Rohingya activists in Malaysia fear genocide against minorities in Myanmar after military coup

General view of a Rohingya settlement in Bandar Baru Sentul, Kuala Lumpur April 24, 2020. — Picture Hari Anggara
General view of a Rohingya settlement in Bandar Baru Sentul, Kuala Lumpur April 24, 2020. — Picture Hari Anggara

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KUALA LUMPUR, Feb 25 — Myanmar Ethnic Rohingya Human Rights Organisation Malaysia (MEHROM) president Zafar Ahmad Abdul Ghani has today called on world leaders to lead efforts to establish real democracy, stop Rohingya genocide, war crimes and human rights violations in Myanmar.

In a statement today, Zafar said there are concerns following the coup in Myanmar that the military will launch several genocide attacks on the Rohingya ethnic minority within a year of military holding power.

“The most worrying things are the impact on stateless Rohingya genocide survivors in Arakan State, the impact on other ethnic minorities and the impact on neighbouring countries particularly Bangladesh, India, Thailand, Malaysia and Indonesia,” he said in a statement.

“Ethnic minority Rohingya is the most prosecuted ethnic in the world who have faced ongoing genocide in Myanmar for many decades. Following the coup, we are worried more Rohingya and other ethnic groups would become refugees in neighbouring countries.

“This will increase the case of human trafficking and boat people,” he added.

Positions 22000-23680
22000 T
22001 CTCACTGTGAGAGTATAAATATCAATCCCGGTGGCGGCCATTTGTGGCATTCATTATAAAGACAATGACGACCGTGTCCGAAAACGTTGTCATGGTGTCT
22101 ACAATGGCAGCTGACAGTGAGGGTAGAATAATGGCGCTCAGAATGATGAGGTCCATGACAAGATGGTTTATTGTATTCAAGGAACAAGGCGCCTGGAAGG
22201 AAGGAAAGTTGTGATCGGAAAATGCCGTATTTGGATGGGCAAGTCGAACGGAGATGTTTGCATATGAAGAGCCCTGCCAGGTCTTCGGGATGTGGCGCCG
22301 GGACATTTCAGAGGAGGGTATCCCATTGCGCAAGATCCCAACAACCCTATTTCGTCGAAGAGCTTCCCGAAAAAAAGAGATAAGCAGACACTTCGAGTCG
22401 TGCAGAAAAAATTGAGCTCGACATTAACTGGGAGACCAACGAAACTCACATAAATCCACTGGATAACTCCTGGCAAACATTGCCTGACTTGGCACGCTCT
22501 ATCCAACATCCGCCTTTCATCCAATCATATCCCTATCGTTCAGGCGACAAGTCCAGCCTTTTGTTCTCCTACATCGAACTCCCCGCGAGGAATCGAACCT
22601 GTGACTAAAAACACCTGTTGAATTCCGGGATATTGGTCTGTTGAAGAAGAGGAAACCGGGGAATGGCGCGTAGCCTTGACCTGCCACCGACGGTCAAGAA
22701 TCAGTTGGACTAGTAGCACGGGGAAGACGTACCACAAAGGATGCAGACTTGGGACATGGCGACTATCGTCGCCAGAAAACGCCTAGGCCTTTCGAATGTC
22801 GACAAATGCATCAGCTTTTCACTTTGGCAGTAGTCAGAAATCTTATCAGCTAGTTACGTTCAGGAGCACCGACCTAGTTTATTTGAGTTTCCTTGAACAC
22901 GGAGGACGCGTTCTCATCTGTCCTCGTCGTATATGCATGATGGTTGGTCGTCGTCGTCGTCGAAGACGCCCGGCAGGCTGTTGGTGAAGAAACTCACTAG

On February 1, the Myanmar military seized power following weeks of tensions with civilian leader Aung San Suu Kyi and her government.

Zafar urged world leaders to lead coordinated economic and financial sanctions targeted at Myanmar military bureaucrats and conglomerate, adding that since the military took over there have been many indicators that showed democracy is too difficult to sustain in Myanmar.

He claimed that citizenships cannot be easily terminated, with national identification papers easily confiscated and property arbitrarily confiscated.

“The result of the 2020 Election clearly shows the rejection of the Myanmar people for the military government. The election result clearly shows the hope and desire of the Myanmar people for democracy. But what option do we have?” he asked.

“The road to democracy must start from the root by restoring the citizenship of the Rohingya and guaranteeing the rights of all ethnic groups in Myanmar,” he said.

This comes as Malaysia’s Immigration Department deported 1,086 Myanmar nationals on Tuesday, despite a court granting a stay against the deportation just hours prior.

Rights groups explained that non-Rohingya refugees were part of those deported.

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